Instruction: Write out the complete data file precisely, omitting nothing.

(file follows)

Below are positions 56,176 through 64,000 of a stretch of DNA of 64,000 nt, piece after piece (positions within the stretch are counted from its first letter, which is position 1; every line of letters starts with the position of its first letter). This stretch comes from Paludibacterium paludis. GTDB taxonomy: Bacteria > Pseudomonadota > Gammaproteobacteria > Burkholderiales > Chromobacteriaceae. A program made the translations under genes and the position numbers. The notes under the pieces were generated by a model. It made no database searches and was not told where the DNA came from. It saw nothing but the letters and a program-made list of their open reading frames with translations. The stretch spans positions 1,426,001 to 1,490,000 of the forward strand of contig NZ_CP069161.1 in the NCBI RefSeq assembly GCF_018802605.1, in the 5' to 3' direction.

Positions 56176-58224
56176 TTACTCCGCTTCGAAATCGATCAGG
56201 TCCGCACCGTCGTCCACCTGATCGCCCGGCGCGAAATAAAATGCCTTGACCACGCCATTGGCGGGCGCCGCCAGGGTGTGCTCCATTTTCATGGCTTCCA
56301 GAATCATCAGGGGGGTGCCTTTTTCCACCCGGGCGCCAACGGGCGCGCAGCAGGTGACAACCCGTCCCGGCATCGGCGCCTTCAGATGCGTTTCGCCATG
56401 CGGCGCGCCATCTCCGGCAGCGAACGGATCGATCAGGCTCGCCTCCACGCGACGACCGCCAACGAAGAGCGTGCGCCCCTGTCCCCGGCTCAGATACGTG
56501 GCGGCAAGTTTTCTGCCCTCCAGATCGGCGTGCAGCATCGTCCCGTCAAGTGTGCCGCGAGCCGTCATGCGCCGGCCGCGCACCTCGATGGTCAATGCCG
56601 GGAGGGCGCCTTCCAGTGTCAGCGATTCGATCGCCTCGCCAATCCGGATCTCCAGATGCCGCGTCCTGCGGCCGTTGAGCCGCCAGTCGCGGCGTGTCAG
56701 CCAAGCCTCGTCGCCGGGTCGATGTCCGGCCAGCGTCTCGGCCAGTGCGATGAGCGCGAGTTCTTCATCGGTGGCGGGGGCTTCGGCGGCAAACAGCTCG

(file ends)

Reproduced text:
Below are positions 56,176 through 64,000 of a stretch of DNA of 64,000 nt, piece after piece (positions within the stretch are counted from its first letter, which is position 1; every line of letters starts with the position of its first letter). This stretch comes from Paludibacterium paludis. GTDB taxonomy: Bacteria > Pseudomonadota > Gammaproteobacteria > Burkholderiales > Chromobacteriaceae. A program made the translations under genes and the position numbers. The notes under the pieces were generated by a model. It made no database searches and was not told where the DNA came from. It saw nothing but the letters and a program-made list of their open reading frames with translations. The stretch spans positions 1,426,001 to 1,490,000 of the forward strand of contig NZ_CP069161.1 in the NCBI RefSeq assembly GCF_018802605.1, in the 5' to 3' direction.

Positions 56176-58224
56176 TTACTCCGCTTCGAAATCGATCAGG
56201 TCCGCACCGTCGTCCACCTGATCGCCCGGCGCGAAATAAAATGCCTTGACCACGCCATTGGCGGGCGCCGCCAGGGTGTGCTCCATTTTCATGGCTTCCA
56301 GAATCATCAGGGGGGTGCCTTTTTCCACCCGGGCGCCAACGGGCGCGCAGCAGGTGACAACCCGTCCCGGCATCGGCGCCTTCAGATGCGTTTCGCCATG
56401 CGGCGCGCCATCTCCGGCAGCGAACGGATCGATCAGGCTCGCCTCCACGCGACGACCGCCAACGAAGAGCGTGCGCCCCTGTCCCCGGCTCAGATACGTG
56501 GCGGCAAGTTTTCTGCCCTCCAGATCGGCGTGCAGCATCGTCCCGTCAAGTGTGCCGCGAGCCGTCATGCGCCGGCCGCGCACCTCGATGGTCAATGCCG
56601 GGAGGGCGCCTTCCAGTGTCAGCGATTCGATCGCCTCGCCAATCCGGATCTCCAGATGCCGCGTCCTGCGGCCGTTGAGCCGCCAGTCGCGGCGTGTCAG
56701 CCAAGCCTCGTCGCCGGGTCGATGTCCGGCCAGCGTCTCGGCCAGTGCGATGAGCGCGAGTTCTTCATCGGTGGCGGGGGCTTCGGCGGCAAACAGCTCG